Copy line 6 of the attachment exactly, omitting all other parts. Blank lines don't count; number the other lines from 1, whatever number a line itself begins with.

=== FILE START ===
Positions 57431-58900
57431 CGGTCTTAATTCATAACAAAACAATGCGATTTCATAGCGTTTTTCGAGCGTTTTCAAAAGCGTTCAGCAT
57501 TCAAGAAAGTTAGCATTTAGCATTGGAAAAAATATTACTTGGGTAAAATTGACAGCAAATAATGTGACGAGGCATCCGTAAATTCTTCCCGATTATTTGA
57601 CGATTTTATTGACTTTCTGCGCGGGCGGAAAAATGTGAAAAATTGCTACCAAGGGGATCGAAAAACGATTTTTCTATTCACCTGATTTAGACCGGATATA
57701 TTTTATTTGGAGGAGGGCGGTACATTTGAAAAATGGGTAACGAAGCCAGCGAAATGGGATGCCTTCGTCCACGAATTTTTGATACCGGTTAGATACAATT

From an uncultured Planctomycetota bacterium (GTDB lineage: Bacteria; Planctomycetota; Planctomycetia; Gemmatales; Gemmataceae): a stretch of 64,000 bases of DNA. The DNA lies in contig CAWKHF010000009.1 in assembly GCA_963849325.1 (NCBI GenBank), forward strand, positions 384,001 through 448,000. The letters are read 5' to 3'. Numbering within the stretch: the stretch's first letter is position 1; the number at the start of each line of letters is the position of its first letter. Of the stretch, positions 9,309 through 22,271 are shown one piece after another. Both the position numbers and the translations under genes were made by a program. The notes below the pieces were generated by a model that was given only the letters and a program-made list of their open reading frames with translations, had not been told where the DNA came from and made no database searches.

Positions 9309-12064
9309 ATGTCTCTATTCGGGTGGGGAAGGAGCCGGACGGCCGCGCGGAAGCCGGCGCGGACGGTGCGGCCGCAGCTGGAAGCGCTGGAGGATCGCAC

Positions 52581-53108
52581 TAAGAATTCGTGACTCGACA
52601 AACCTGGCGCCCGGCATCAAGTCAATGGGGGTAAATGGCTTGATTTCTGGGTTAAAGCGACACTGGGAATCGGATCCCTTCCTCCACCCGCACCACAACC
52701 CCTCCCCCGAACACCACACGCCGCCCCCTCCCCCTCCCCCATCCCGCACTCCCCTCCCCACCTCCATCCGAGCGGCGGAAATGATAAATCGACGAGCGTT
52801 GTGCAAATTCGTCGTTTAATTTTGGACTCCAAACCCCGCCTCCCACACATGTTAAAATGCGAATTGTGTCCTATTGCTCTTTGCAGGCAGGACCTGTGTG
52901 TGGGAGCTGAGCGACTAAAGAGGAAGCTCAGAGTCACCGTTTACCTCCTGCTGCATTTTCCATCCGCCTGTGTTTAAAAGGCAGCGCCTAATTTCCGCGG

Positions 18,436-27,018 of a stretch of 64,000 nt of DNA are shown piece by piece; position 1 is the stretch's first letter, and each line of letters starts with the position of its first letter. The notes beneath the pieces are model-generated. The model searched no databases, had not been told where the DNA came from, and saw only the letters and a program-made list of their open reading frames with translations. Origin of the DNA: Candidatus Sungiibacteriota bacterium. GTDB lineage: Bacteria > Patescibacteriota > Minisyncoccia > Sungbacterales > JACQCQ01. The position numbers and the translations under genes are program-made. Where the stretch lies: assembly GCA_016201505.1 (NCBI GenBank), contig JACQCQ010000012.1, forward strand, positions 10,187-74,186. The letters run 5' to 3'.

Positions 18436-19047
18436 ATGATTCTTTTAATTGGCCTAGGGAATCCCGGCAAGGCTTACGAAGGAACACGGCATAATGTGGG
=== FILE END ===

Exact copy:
From an uncultured Planctomycetota bacterium (GTDB lineage: Bacteria; Planctomycetota; Planctomycetia; Gemmatales; Gemmataceae): a stretch of 64,000 bases of DNA. The DNA lies in contig CAWKHF010000009.1 in assembly GCA_963849325.1 (NCBI GenBank), forward strand, positions 384,001 through 448,000. The letters are read 5' to 3'. Numbering within the stretch: the stretch's first letter is position 1; the number at the start of each line of letters is the position of its first letter. Of the stretch, positions 9,309 through 22,271 are shown one piece after another. Both the position numbers and the translations under genes were made by a program. The notes below the pieces were generated by a model that was given only the letters and a program-made list of their open reading frames with translations, had not been told where the DNA came from and made no database searches.